Setting the Record Straight on Sunscreen

There are some misleading media reports out there about sunscreen use and, if you can believe it, its potential harms.  Reports like these, a vast majority of which are illegitimate, can lead many to wonder about whether or not they should be using sunscreen for their protection and which product to use.

When the studies are carefully examined, it is very evident that there is no real foundation for these concerns.  The truth is that sunscreen, when used appropriately, can prevent the harmful effects of ultraviolet light.

Strong scientific evidence shows that exposure to ultraviolet radiation causes skin cancer and skin aging.  In fact, the benefits of protecting yourself from ultraviolet light far outweigh any of the theoretical risk of sunscreen use.

Most concerns are related to chemical sunscreens and their possible absorption into the body.  Although some research has shown that the primary chemical sunscreen oxybenzone can be absorbed through the skin, there are no studies showing any clinically significant negative effects on humans.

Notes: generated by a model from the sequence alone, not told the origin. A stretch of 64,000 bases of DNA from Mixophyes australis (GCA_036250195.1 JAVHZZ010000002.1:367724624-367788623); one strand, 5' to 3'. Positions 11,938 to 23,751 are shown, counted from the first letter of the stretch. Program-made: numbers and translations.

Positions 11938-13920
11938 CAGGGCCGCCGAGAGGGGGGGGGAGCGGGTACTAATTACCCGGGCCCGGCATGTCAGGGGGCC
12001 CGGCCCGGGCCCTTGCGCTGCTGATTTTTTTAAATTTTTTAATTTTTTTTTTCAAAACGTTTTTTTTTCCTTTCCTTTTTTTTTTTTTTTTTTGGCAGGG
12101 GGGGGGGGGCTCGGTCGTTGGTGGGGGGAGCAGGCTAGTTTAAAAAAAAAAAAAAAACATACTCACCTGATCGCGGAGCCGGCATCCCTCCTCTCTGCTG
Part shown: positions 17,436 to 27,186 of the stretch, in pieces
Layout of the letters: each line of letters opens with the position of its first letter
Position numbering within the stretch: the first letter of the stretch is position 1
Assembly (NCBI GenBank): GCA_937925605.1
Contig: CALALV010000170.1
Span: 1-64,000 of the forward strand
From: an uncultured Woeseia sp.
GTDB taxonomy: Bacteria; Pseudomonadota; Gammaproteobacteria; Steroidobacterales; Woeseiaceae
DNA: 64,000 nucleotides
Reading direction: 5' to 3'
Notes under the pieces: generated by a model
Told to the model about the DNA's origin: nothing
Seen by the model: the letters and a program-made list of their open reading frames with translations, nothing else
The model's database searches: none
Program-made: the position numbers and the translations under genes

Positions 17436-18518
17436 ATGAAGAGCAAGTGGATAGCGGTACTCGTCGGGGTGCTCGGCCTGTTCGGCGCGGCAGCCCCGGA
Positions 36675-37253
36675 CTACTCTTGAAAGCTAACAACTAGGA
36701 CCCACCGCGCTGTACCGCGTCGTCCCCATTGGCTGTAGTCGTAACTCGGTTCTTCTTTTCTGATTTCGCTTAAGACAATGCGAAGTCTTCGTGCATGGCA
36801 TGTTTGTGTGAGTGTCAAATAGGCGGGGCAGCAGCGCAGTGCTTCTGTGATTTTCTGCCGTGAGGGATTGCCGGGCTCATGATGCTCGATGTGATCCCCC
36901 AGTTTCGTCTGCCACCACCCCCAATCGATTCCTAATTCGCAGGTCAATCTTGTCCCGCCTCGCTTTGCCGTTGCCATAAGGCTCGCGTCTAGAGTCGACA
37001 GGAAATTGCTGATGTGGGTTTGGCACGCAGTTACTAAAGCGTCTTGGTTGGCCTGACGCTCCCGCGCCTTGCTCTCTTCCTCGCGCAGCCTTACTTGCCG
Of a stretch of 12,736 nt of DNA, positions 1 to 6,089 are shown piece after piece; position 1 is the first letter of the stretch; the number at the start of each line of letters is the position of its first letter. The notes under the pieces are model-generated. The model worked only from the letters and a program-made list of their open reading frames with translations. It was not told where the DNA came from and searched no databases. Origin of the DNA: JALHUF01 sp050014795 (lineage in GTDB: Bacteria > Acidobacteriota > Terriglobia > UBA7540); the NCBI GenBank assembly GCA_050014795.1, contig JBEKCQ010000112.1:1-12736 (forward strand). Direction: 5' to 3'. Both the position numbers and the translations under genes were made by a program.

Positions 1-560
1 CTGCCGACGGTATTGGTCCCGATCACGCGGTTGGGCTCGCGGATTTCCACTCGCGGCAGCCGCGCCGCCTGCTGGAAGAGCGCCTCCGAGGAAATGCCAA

Fortunately, chemical sunscreen concerns can be eliminated by the use of the physical sunscreens.  Physical sunscreens use fine particles of minerals such as zinc oxide and titanium dioxide to block the ultraviolet light at the skin surface and reject it back away from the skin.

Both of these minerals are too large in particle size to be absorbed into the skin.  No studies have yet shown any systemic absorption when applied only on the surface of the skin topically.

The final issue of controversy is usually related to picking the right SPF, or sun protection factor.  The American Academy of Dermatology recommends everyone, regardless of skin color or ability to tan, regularly apply a sunscreen with an SPF of at least 30.

In fact, higher SPF ratings only provide slightly greater UV protection once you go above 30. There is no harm in using higher SPF ratings, but the most important use for proper protection is remembering to reapply regularly if you are out in the sun for prolonged periods of time.

Especially in this time of COVID-19, it is important to get outside and enjoy the fresh air.  But enjoy it cautiously, and with proper skin protection.